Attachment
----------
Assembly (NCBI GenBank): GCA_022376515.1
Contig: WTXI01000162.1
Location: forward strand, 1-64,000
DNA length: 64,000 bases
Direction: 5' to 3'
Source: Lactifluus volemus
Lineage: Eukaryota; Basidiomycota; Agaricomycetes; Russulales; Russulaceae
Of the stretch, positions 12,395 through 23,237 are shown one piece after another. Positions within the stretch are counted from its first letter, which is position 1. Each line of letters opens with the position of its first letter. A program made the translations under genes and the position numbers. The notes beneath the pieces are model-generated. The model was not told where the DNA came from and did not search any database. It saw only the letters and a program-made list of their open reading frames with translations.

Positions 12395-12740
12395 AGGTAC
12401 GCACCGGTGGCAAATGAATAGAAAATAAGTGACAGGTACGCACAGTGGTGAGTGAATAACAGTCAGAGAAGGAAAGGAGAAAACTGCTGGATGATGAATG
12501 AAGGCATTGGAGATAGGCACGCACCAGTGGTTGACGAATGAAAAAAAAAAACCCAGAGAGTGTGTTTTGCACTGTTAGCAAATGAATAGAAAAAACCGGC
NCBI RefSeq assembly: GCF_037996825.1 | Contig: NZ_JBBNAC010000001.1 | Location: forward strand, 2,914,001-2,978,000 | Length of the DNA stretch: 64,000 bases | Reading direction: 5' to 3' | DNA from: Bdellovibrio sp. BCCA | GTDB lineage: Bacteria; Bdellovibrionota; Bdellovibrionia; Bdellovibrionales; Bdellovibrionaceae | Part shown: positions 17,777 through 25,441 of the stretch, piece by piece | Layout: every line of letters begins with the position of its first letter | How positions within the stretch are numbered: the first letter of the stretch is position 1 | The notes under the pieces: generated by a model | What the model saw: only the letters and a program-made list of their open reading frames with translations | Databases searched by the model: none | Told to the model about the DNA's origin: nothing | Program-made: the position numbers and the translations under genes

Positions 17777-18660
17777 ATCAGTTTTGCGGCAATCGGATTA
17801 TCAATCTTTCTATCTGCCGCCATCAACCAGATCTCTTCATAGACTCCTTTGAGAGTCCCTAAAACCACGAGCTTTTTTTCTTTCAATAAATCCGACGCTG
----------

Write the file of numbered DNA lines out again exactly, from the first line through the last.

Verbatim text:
Assembly (NCBI GenBank): GCA_022376515.1
Contig: WTXI01000162.1
Location: forward strand, 1-64,000
DNA length: 64,000 bases
Direction: 5' to 3'
Source: Lactifluus volemus
Lineage: Eukaryota; Basidiomycota; Agaricomycetes; Russulales; Russulaceae
Of the stretch, positions 12,395 through 23,237 are shown one piece after another. Positions within the stretch are counted from its first letter, which is position 1. Each line of letters opens with the position of its first letter. A program made the translations under genes and the position numbers. The notes beneath the pieces are model-generated. The model was not told where the DNA came from and did not search any database. It saw only the letters and a program-made list of their open reading frames with translations.

Positions 12395-12740
12395 AGGTAC
12401 GCACCGGTGGCAAATGAATAGAAAATAAGTGACAGGTACGCACAGTGGTGAGTGAATAACAGTCAGAGAAGGAAAGGAGAAAACTGCTGGATGATGAATG
12501 AAGGCATTGGAGATAGGCACGCACCAGTGGTTGACGAATGAAAAAAAAAAACCCAGAGAGTGTGTTTTGCACTGTTAGCAAATGAATAGAAAAAACCGGC
NCBI RefSeq assembly: GCF_037996825.1 | Contig: NZ_JBBNAC010000001.1 | Location: forward strand, 2,914,001-2,978,000 | Length of the DNA stretch: 64,000 bases | Reading direction: 5' to 3' | DNA from: Bdellovibrio sp. BCCA | GTDB lineage: Bacteria; Bdellovibrionota; Bdellovibrionia; Bdellovibrionales; Bdellovibrionaceae | Part shown: positions 17,777 through 25,441 of the stretch, piece by piece | Layout: every line of letters begins with the position of its first letter | How positions within the stretch are numbered: the first letter of the stretch is position 1 | The notes under the pieces: generated by a model | What the model saw: only the letters and a program-made list of their open reading frames with translations | Databases searched by the model: none | Told to the model about the DNA's origin: nothing | Program-made: the position numbers and the translations under genes

Positions 17777-18660
17777 ATCAGTTTTGCGGCAATCGGATTA
17801 TCAATCTTTCTATCTGCCGCCATCAACCAGATCTCTTCATAGACTCCTTTGAGAGTCCCTAAAACCACGAGCTTTTTTTCTTTCAATAAATCCGACGCTG